Then we were off running again, going over to the other side of the park where there are a number of green, metal benches.  We kept our bergens on and split into groups of four, with two each side of the bench.  Once we had wiped them down so they were not slippery we did step ups for a minute (with the bergens still on), and as we were doing it my group noticed the explicit graffiti on our bench, which was somewhat reminiscent of an Alan Partridge sketch, though I doubt that was the intention of the yoofs of Hemel.  We still kept the bergens on for press ups while holding on to the bench, which we were to do until we could no longer do them, and for me the hardest part of which was the way it felt on the palms of my hands.  Then we were running back across the field to…the river.

The River Gade is in there somewhere

The River Gade is in there somewhere

I had forgotten there was a river, and now we were being told to go into the very cold River Gade, which immediately went over the top of my boots.  My boots are brilliant for hiking, with their solid form and the Gore-Tex lining being very beneficial out on the hills, but the drawback with that is when water gets inside the boot it is not coming out, so I would now be tabbing the rest of the session with a pair of concrete blocks on my feet.  I do need to get a pair of boots which are more suitable for this.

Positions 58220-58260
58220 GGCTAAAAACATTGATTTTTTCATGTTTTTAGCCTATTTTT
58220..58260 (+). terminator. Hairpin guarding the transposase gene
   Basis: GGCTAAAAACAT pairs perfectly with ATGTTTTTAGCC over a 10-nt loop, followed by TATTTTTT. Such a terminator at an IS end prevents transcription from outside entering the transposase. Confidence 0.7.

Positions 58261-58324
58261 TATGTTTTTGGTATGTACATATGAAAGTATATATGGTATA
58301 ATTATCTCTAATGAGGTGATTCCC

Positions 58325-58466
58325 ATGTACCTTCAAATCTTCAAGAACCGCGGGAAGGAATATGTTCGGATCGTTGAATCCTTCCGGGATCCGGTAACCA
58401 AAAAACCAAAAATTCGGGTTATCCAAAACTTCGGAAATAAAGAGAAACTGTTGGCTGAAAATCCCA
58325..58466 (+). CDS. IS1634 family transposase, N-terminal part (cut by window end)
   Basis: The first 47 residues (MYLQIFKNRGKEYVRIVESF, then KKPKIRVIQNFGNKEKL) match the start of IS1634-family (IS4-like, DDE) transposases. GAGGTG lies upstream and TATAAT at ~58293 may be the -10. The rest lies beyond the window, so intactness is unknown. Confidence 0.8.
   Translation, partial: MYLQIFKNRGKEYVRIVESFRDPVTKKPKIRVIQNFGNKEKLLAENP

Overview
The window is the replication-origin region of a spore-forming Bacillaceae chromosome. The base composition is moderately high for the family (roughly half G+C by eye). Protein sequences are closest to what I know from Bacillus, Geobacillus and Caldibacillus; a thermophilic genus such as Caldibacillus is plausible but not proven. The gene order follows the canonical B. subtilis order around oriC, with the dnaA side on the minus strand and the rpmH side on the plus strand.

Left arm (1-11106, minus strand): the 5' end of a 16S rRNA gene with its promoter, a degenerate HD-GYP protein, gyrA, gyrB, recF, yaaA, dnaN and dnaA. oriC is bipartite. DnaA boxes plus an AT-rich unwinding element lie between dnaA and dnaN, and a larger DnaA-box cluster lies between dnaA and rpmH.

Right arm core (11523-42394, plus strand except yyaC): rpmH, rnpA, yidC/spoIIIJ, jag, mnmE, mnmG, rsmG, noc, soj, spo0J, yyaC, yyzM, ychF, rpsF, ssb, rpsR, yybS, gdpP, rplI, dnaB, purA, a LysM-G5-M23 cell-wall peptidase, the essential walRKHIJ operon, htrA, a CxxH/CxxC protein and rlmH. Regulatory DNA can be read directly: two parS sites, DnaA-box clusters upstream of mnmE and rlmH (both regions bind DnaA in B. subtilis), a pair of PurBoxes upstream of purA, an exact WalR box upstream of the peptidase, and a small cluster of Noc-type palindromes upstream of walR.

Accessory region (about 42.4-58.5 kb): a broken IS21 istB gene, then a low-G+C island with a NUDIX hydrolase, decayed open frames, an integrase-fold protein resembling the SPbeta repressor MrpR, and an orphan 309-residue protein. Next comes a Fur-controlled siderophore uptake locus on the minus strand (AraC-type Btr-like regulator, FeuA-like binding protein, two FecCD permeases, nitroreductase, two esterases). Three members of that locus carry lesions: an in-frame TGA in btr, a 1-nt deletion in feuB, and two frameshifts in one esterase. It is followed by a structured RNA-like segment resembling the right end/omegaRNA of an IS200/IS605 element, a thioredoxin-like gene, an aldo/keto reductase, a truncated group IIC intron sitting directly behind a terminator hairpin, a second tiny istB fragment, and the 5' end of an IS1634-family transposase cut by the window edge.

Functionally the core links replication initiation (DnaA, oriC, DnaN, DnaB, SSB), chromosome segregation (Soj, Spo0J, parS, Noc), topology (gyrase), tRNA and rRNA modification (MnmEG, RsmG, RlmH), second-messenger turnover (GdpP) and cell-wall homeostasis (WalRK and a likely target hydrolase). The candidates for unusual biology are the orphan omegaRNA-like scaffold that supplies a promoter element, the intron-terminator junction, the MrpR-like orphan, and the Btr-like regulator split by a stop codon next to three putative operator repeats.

I'm looking way too happy

I’m looking way too happy

The water was very quickly above my knees, I could feel the coldness of it in my toes, and as we pushed on it went higher up my thighs.  I was not so worried about that because I knew my trousers would dry out in no time.  There were high rushes either side of us and the water was flowing fast, so it was a good idea to keep your footing sure on the stone floor of this part of the river, and especially when we had to go over a fallen branch which had got stuck in the flow.

Tom's looking happy

Tom’s looking happy

We went down the river until we got to Tom, then were sent around for a second time, by which time that fallen branch had moved, and then a third time, by which time my legs were either used to the coldness of the water or were too frozen to notice.

How many ways can you use a green, metal bench ?

How many ways can you use a green, metal bench ?